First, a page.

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51 Cards in this Set

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Harlow (1848)
Phineas Gage, damaged frontal lobe, localization of behavior. Resulted in loss of emotional control and intellectual abilities.
Money (1974)
David Reimer, theory of gender neutrality, roles are learned and not innate.
Martinez and Kesner (1991)
Effects of acetylcholine (neurotransmitter) on memory formation of rats trained to run a maze for food. One group as a control, one injected with scopolamine (blocks acetylcholine receptors), ran slower. Another group injected with physostigmine (blocks acetylcholine resting state), ran faster with fewer mistakes.
Rosenzweig and Bennett (1971)
Brain plasticity in rats, effects of deprivation. Rats placed in a stimulating environment had thicker cerebral cortexes (responsible for sensory input, memory, and learning).
Bouchard et al. (1990)
Minnesota Twin Study, longitudinal study of MZ twins reared together and apart, found equal chance of the pairs sharing personalities and interests. Differences must be due to the environment.
Bouchard and McGue (1981)
Reviewed 111 studies of IQ correlations between siblings, the closer the kinship, the closer the IQ.
Grove et al. (1990)
Twin study, MZ twins raised apart, anti-social behavior measured, it is found to be a hereditary trait.
Schachter and Singer (1962)
Two factor theory of emotion, three groups given epinephrine (hormone) injection, one given placebo. Some told about injection's effects, some not, and all are placed with a confederate who was either happy or angry. Participants not informed about effects were more likely to feel either happier or angrier than the informed.
Broca (1861)
Discovered that the left frontal lobe is responsible for making grammatically complex sentences. People with Broca’s aphasia are trapped in their bodies since they understand speech but cannot express themselves, patient can only say ‘Tan.’
Wernicke (1874)
Left posterior superior temporal gyrus is responsible for language comprehension. People with this type of brain damage can speak but not understand language, Wernicke’s aphasia.
Kasamatsu and Hirai (1999)
Accompanied monks on their pilgrimage to mountains, took blood samples before the trip. During the 72 hours of sensory deprivation (no eating, talking, drinking), they reported hallucinations. The blood samples after the trip showed increased serotonin (hormone controls sleep, mood, emotion, appetite).
Ditzen (2009)
Couples randomly assigned to two groups: one is administered oxytocin and the other has placebo. They are then asked to discuss a subject they often disagree about, oxytocin reduced stress hormones and increased positive communication behavior.
Iacoboni (2004)
Looking at human faces while having fMRI, first asked to imitate faces and then simply to watch. Limbic system stimulated, happy faces activate pleasure centres.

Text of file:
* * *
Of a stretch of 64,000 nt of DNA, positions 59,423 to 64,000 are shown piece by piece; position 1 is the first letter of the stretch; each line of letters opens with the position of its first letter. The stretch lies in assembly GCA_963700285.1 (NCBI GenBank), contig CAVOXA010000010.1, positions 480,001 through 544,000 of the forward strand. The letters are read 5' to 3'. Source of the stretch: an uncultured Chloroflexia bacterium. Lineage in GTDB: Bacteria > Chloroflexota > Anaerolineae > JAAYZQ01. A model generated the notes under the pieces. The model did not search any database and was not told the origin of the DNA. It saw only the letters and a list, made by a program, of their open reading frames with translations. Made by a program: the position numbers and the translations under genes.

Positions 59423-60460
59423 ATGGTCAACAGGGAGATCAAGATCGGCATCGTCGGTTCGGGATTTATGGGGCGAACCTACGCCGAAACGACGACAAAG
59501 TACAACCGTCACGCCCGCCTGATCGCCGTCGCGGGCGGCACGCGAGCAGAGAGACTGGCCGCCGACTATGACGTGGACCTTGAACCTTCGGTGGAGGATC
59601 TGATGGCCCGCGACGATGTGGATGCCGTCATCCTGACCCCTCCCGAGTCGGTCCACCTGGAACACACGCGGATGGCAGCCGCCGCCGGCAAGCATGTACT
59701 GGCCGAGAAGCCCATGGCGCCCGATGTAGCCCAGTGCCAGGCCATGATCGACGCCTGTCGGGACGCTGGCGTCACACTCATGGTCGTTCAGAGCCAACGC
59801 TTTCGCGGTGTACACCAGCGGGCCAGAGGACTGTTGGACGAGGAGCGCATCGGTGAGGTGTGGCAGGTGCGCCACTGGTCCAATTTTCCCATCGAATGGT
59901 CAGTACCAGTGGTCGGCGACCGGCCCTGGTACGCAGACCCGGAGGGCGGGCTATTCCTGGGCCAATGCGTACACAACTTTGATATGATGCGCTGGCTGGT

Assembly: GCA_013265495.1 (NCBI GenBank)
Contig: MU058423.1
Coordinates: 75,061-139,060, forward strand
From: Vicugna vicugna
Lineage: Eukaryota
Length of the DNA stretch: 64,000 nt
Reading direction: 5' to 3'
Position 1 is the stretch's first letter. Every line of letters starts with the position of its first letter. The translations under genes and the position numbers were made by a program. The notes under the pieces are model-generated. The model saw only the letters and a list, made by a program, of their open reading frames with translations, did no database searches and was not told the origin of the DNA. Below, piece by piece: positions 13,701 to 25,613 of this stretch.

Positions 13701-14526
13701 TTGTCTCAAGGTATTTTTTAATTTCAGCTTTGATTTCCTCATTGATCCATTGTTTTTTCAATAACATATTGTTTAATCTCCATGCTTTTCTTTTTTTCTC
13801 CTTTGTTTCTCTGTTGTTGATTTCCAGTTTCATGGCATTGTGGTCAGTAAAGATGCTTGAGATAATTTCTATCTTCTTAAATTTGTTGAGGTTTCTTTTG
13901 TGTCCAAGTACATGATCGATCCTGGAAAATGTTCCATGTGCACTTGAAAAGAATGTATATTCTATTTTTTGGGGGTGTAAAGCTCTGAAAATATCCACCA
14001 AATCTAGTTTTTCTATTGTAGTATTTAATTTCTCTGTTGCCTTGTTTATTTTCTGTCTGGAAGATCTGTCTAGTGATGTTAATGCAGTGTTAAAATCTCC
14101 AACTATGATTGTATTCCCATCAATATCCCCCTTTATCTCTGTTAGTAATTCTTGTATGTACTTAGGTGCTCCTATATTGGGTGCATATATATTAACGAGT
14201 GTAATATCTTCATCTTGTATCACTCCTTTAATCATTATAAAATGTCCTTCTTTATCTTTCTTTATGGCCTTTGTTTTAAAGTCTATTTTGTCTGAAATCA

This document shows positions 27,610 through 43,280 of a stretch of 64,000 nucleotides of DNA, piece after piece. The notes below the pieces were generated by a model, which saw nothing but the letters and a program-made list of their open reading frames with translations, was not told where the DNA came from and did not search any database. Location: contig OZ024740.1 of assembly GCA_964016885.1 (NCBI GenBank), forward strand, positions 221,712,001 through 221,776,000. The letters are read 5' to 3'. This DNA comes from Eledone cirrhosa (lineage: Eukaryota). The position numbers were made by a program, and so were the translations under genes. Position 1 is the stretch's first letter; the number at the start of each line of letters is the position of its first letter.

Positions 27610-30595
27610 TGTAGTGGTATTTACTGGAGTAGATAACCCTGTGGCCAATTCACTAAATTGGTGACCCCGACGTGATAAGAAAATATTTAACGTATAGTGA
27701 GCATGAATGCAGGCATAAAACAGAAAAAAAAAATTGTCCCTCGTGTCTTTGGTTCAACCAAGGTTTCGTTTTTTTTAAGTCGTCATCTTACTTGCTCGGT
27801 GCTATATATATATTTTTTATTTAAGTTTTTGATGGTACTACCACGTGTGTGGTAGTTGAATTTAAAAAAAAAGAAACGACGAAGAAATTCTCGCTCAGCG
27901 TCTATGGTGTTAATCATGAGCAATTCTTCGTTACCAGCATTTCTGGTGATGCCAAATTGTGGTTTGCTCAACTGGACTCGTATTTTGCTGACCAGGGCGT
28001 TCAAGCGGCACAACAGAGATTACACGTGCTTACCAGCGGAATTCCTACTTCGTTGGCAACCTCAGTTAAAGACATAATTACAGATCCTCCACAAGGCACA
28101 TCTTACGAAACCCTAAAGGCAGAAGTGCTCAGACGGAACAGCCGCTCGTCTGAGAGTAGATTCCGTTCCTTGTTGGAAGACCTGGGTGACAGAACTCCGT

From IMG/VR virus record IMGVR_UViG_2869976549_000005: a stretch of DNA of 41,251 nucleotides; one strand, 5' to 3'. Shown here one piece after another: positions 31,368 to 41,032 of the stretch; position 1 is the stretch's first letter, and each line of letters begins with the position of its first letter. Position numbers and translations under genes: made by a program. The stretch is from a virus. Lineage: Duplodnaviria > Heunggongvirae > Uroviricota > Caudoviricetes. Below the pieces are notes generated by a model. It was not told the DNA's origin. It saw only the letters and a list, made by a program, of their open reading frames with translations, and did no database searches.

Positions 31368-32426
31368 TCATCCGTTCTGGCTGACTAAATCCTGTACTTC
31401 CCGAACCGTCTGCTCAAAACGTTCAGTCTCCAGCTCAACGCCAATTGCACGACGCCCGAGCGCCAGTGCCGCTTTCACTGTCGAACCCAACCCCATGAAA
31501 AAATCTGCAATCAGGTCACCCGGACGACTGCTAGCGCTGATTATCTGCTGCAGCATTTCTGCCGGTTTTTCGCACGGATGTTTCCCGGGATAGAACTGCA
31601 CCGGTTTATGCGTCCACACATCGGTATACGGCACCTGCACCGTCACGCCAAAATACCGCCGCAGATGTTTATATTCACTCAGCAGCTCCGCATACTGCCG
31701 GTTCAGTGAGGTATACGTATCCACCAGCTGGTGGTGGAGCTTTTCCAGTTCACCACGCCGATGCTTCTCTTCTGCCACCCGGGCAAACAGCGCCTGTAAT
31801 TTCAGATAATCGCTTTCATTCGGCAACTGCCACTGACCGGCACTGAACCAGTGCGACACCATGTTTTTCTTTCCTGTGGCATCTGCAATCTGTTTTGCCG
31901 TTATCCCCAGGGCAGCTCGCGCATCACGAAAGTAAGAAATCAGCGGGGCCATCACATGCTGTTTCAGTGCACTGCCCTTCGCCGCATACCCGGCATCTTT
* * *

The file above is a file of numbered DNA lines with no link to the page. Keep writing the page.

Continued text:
Sacks (2007)
Article on Clive Wearing: most extensive case of amnesia recorded, he only has a memory span of a few seconds and cannot record new memories, each moment is like the first waking one. He retains emotional memory and implicit memory (piano skills), but his hippocampus and frontal lobe are damaged.
Milner and Scoville (1957)
HM: epileptic whose hippocampus was removed at the age of 9 (only treatment at the time), he cannot form new memories but can hold a normal conversation. He does not remember magazines he just read, MRI reveals damage to the hippocampus, amygdala, and other areas close to these.
Davidson (2004)
Buddhist monks experienced in meditation and volunteers with one week of training, told to meditate on love and compassion. PET scan found that both had increased gamma waves (associated with higher reasoning), but monks’ did not go down after like the volunteers’.
Brunner et al. (1993)
Genetic mutation in 28 members of Dutch family with anti social behavior. Found mutation for MAOA, a neurochemical in the brain. Deficiency of this is associated with aggression, this was not found in the control group of normal males.
Scarr and Weinberg (1974)
No large difference between parent-child IQ correlations of natural and adopted children. Children were poorer with lower IQ parents that were adopted by wealthy white parents with high IQs. Intelligence must be influenced by environment.
Fessler (2006)
Investigated morning sickness in pregnant women, asked them to consider disgusting scenarios, women in first trimester more sensitive to disgust, self preservation and pickiness for food improve chances of survival.
Curtis et al. (2004)
Internet study, ranking 20 images by how disgusting they are, some are harmful to the immune system while some are just visually similar but harmless. Disgust reaction decreased with age, higher in women than men.
Atkinson and Shriffin (1968)
Multi-store model of memory, simple theory. Sensory memory to short term memory to long term memory.
Stroop (1935)
Stroop effect, people take more time to identify colors of a word in a different color than when it is the same color. Attentional processes.
Bartlett (1932)
Using serial reproduction (broken telephone), people were asked to read through a Native American story twice and then retell it later. It became distorted as people tried to fit it into their schemas.
Loftus and Palmer (1974)